FNRS research mandate assigned to Francesco Renzi to keep on investigating the threat of C. canimorsus for human health

Originating from Sardinia (Italy), Dr. Francesco Renzi obtained his PhD degree in biology and genetics from the University of Milan. In 2009, he joined the University of Basel as a postdoctoral fellow to work alongside with Prof. Guy Cornelis on the pathogenesis of Capnocytophaga canimorsus. In 2012, Francesco followed Guy Cornelis to the UNamur where they established a new research group dedicated to the study of C. canimorsus at the Research Unit in Biology of Microorganisms (URBM) and the Namur Research Pole in Infectiology (NaRePI). Guy Cornelis' research group

C. canimorsus is a bacterium who lives as a commensal in the dog mouth, and is responsible for rare but severe life-threatening infections in humans who have been bitten, scratched, or simply in contact with dogs. Despite the administration of adequate antibiotherapy, C. canimorsus-induced septicemia may evolve to septic shock with mortality as high as 40%.

As of now, Guy Cornelis' research team already made numerous discoveries. They showed that C. canimorsus are endowed with a mechanism that allows them to retrieve glycans from host glycoproteins (Renzi et al., 2015.. This mechanism not only sustains growth of the pathogen in vivo, but may also contribute to neutralize the host immune system. Another objective of the team is to explore the unknown pathway that flips lipoproteins to the surface of C. canimorsus, a pathway that may be crucial for both commensalism and pathogenicity (Lauber et al., 2016). The group recently also showed that only a minority of C. canimorsus strains are virulent for humans and that these strains can be identified by capsular serotyping (Renzi et al., 2018). They recently designed a PCR test with the aim to identify dogs carrying C. canimorsus virulent strains. In the future, these scientific advances may help to prevent C. canimorsus infections, for example through the development of a vaccine against virulent strains or the identification of new targets for drugs development.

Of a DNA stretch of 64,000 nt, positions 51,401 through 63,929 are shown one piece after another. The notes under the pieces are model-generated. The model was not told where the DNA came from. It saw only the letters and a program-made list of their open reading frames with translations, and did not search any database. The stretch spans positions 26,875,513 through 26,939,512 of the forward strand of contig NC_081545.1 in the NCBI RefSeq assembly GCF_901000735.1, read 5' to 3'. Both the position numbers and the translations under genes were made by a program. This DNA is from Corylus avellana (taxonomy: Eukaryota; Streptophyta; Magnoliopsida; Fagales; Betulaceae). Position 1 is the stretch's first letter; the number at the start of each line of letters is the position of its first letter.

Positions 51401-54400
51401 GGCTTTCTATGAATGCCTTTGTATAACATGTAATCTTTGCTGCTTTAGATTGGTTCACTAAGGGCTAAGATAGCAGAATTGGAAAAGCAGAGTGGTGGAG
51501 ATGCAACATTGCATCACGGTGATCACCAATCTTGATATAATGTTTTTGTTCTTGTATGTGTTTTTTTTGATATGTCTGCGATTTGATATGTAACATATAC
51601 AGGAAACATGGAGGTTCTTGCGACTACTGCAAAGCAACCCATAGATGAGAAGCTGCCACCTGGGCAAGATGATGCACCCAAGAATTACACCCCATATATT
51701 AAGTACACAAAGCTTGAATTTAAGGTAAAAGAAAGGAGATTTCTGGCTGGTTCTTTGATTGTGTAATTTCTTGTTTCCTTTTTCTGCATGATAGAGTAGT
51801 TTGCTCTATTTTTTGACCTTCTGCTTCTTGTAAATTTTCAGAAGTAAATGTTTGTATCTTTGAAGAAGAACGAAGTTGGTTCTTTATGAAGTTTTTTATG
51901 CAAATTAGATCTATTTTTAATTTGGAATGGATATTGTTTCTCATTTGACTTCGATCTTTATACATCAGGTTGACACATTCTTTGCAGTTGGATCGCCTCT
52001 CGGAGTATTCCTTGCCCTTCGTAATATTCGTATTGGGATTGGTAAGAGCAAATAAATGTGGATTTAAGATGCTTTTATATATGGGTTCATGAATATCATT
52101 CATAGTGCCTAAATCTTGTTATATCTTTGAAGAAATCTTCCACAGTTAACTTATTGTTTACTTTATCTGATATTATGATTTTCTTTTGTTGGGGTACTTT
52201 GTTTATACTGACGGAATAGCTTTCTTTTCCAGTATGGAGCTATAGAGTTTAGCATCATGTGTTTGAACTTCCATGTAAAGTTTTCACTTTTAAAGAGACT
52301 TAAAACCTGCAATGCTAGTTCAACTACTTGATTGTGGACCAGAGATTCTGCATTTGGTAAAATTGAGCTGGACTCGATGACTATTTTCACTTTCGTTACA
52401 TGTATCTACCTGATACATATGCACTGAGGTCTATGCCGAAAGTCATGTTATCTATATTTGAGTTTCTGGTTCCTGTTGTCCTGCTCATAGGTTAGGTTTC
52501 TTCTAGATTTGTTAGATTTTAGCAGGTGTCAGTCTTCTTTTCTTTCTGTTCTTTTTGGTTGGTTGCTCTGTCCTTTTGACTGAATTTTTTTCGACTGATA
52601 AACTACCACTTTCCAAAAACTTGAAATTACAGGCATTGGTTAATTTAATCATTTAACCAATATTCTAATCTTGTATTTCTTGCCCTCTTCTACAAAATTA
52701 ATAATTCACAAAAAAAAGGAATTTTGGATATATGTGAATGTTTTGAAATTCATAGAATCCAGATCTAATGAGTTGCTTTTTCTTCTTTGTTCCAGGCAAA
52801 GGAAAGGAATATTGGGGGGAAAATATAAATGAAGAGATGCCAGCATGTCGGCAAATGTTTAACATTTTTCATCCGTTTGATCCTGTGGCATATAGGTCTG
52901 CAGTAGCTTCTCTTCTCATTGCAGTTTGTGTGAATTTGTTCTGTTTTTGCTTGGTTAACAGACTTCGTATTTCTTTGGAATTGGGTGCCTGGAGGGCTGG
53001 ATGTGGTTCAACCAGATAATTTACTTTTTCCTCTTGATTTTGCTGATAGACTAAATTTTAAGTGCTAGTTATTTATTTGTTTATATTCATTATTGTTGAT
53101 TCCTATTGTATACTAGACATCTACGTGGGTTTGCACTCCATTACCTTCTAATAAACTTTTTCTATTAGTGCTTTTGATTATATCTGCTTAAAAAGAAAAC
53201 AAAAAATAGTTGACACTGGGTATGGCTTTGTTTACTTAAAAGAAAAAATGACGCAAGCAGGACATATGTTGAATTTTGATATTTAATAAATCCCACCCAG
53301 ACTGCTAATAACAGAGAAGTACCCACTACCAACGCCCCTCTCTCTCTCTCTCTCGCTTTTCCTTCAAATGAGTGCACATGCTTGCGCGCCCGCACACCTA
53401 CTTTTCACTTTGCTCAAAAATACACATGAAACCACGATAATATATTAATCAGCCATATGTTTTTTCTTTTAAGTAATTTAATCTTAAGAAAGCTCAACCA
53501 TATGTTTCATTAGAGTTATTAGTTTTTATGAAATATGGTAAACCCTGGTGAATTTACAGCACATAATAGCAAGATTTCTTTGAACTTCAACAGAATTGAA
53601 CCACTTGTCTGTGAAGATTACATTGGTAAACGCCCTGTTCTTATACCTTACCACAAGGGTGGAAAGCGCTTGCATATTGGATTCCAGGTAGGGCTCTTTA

While Prof. Guy Cornelis is retiring in September 2019, Francesco Renzi has just been granted a permanent mandate as Research Associate from the FNRS. Thanks to this new mandate, Francesco will be able to maintain this unique research team in Namur – probably the only one in the world focusing exclusively on C. canimorsus!